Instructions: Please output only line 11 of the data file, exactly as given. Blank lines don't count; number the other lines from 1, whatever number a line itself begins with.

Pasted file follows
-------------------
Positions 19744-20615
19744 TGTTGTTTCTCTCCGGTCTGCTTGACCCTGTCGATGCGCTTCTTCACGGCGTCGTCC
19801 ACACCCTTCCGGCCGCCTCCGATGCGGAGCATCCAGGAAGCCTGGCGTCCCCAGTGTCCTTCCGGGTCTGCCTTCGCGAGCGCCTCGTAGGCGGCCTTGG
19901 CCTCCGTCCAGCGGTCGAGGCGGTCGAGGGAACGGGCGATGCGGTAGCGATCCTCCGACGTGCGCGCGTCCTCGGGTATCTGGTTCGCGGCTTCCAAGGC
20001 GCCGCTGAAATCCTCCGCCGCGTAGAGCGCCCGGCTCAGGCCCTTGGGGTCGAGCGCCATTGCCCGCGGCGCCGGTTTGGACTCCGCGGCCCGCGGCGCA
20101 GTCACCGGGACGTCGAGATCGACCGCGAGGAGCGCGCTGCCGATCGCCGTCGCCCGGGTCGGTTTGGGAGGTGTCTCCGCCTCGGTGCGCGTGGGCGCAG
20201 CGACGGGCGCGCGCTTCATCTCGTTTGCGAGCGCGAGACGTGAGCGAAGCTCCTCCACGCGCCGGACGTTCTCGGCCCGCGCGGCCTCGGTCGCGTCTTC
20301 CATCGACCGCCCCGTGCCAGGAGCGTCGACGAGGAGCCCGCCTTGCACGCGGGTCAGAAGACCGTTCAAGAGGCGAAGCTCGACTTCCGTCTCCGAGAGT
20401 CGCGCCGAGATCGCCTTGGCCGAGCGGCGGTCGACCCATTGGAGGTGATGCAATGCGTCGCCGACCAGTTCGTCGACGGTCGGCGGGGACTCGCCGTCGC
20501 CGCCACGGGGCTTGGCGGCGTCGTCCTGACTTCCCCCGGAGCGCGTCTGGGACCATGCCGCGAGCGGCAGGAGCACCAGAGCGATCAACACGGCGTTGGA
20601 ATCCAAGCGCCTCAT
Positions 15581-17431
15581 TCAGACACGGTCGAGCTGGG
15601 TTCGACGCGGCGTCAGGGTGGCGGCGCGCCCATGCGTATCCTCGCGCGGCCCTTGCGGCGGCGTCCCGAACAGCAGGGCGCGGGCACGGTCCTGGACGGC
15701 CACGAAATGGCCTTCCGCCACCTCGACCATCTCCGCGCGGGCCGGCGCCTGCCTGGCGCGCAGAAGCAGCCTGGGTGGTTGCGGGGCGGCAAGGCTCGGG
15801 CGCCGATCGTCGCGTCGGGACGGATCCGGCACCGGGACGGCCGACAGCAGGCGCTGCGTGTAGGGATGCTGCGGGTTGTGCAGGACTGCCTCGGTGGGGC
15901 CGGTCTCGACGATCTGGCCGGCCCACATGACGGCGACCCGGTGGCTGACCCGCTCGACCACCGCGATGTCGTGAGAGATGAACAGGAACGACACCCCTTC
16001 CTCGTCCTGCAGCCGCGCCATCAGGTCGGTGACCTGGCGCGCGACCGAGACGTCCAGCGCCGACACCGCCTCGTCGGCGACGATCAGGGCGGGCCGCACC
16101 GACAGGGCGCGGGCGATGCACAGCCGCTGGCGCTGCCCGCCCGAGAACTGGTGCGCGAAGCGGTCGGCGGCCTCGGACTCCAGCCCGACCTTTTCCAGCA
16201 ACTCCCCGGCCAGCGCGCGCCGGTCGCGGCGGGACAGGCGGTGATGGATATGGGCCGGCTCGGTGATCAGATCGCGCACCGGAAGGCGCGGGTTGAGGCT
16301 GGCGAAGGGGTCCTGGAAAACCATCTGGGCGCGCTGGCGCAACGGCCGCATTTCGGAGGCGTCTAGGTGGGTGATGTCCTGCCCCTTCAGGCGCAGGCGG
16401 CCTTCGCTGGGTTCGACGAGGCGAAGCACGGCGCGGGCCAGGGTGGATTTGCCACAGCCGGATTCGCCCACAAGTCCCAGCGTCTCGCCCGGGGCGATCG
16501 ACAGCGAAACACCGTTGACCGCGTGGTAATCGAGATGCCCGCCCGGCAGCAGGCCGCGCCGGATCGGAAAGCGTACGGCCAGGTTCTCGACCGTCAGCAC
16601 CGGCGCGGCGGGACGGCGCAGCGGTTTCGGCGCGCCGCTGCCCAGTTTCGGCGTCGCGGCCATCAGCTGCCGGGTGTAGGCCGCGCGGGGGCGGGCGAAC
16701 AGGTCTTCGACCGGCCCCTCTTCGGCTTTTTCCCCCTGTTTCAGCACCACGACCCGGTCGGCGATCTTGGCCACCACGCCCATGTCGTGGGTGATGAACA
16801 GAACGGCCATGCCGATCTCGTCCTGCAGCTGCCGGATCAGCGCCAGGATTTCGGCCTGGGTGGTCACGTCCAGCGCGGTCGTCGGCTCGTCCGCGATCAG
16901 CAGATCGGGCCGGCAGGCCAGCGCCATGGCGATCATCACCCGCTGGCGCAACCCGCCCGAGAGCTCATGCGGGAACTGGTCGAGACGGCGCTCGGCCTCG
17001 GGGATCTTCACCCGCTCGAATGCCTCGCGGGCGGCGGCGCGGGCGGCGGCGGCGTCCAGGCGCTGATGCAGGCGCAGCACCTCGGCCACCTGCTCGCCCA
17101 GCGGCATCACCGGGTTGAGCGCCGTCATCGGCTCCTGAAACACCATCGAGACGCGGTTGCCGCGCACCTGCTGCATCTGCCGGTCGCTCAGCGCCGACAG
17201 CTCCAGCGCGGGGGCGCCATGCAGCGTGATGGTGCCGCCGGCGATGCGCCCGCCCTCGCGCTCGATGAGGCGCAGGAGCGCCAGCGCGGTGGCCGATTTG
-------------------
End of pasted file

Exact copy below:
20601 ATCCAAGCGCCTCAT